Would you do it if you’d have to take his or her place instead? And what if you don’t know when someone is going to come and free you up?
Tough questions and tough decisions. The Swedish Armed Forces decided to put ‘Who Cares?’ for a test in an attempt to engage the youth and generate national buzz around their recruiting efforts.
It turned out that a hell of a lot of people did care and voluntarily gave up their time and certainties to rescue one another.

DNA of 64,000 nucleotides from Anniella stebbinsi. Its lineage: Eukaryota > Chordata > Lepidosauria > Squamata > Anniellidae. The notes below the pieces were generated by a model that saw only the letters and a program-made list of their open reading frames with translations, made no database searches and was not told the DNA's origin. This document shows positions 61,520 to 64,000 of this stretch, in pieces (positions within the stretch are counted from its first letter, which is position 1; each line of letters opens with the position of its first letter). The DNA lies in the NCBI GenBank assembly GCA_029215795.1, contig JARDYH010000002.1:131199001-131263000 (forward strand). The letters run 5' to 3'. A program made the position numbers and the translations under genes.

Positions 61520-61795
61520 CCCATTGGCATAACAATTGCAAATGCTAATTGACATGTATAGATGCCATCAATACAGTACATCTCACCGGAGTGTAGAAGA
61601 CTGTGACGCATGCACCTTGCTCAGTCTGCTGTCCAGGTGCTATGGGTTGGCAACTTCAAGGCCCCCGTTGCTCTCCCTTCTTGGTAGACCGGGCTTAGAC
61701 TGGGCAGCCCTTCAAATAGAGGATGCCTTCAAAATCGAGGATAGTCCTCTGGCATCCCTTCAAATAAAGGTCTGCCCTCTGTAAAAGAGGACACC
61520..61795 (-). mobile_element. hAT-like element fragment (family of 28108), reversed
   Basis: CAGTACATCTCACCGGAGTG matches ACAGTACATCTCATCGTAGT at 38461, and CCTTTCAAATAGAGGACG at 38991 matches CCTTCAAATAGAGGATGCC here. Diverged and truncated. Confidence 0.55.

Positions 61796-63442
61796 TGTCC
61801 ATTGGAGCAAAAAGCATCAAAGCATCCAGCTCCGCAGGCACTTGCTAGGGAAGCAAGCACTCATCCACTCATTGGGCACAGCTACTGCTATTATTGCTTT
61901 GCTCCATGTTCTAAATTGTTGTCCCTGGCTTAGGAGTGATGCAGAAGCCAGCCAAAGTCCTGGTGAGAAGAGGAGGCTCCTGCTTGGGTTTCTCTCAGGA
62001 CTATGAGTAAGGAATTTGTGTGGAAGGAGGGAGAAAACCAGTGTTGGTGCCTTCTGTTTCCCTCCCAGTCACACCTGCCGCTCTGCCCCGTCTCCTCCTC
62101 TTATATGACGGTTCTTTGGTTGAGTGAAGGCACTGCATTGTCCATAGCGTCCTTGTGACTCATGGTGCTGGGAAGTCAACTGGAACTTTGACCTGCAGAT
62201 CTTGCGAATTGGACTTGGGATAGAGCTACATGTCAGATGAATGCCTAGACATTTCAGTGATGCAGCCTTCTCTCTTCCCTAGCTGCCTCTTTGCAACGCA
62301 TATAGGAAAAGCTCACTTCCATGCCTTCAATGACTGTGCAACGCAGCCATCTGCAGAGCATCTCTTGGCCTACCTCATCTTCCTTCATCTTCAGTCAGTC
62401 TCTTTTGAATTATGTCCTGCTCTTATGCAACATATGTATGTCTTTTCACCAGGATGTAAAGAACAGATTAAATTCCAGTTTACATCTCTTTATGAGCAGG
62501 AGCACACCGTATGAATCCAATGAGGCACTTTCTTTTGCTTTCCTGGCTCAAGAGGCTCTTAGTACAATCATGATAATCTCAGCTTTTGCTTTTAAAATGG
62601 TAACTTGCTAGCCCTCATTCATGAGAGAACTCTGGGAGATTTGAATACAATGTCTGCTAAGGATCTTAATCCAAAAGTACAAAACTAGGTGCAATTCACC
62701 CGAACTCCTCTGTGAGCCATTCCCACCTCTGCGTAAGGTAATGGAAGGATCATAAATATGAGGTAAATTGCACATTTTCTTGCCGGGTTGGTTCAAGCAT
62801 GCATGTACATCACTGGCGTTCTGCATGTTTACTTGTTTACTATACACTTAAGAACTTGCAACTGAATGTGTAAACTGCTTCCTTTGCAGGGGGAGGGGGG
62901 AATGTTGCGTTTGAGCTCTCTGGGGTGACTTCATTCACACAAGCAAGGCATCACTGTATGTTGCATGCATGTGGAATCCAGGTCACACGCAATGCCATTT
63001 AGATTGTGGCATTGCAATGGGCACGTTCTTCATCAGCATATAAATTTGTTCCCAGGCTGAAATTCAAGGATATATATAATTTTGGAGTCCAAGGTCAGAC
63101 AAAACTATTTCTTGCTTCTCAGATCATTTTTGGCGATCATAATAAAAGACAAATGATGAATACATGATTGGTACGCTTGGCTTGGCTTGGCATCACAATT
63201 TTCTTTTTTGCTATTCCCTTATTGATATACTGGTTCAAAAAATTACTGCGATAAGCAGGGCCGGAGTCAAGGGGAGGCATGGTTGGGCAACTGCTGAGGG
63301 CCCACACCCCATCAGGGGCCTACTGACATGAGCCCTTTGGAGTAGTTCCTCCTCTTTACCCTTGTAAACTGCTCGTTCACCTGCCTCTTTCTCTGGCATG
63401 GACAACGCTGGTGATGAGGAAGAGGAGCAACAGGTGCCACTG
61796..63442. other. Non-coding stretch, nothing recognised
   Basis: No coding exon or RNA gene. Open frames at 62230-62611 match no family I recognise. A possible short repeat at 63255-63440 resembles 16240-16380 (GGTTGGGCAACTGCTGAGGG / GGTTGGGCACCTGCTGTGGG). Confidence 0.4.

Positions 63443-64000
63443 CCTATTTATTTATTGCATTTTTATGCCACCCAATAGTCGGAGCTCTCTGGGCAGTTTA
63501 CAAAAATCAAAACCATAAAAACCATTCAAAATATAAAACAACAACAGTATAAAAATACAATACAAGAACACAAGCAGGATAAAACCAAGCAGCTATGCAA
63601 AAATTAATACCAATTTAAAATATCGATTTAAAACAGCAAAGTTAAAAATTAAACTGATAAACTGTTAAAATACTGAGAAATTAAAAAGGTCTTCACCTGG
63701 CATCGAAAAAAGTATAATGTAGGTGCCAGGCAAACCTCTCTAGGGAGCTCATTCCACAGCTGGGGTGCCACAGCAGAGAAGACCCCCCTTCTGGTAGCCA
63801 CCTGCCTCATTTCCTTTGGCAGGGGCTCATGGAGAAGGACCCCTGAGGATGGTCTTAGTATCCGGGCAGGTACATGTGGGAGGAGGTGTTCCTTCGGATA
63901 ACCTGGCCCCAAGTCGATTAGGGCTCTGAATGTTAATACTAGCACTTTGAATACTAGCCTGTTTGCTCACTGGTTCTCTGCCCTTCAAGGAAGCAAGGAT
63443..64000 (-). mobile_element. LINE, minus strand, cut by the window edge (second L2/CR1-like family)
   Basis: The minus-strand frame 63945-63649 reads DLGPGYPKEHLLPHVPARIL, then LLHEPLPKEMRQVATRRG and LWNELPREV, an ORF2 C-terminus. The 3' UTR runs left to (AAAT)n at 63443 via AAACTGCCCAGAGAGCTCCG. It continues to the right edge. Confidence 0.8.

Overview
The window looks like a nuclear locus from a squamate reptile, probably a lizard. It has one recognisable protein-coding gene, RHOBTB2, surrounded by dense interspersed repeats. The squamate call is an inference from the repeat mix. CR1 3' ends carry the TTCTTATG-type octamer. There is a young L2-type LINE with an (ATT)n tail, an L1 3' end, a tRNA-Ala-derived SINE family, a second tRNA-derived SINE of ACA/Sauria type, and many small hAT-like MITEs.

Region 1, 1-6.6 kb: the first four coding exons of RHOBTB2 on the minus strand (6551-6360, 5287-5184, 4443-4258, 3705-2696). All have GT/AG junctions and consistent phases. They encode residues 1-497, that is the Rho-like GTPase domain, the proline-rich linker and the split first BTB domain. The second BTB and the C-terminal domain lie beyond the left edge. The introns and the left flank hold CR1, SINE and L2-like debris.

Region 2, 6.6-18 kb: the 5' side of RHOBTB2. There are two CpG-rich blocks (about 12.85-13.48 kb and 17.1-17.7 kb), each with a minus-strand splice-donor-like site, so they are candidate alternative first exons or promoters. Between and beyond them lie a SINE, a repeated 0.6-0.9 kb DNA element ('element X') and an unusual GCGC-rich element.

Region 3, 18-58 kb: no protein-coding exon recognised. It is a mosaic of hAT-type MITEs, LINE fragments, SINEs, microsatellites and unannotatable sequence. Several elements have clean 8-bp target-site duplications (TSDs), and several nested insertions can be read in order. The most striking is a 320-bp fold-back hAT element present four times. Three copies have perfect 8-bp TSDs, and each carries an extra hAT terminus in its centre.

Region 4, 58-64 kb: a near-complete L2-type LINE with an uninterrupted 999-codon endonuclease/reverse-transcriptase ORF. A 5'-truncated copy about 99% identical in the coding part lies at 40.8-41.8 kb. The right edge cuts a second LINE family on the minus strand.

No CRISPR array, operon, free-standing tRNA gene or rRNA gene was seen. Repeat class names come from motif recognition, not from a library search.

I love the simplicity of the ‘game’ rules and how a trigger like that get people to act for no aparent logical reason. These type of behavioural challenges are in many ways not different from the type of shopper challenges we encounter every day and it’d be very interesting to put some behavioural economics ideas to test in the commercial environment more often rather than keep using the established ways to communicate with shoppers. I’m not saying that we should lock people down until they buy a product, but get deeper in understanding how and why people act and provide a simple set of parameters to trigger that action.
What do you think?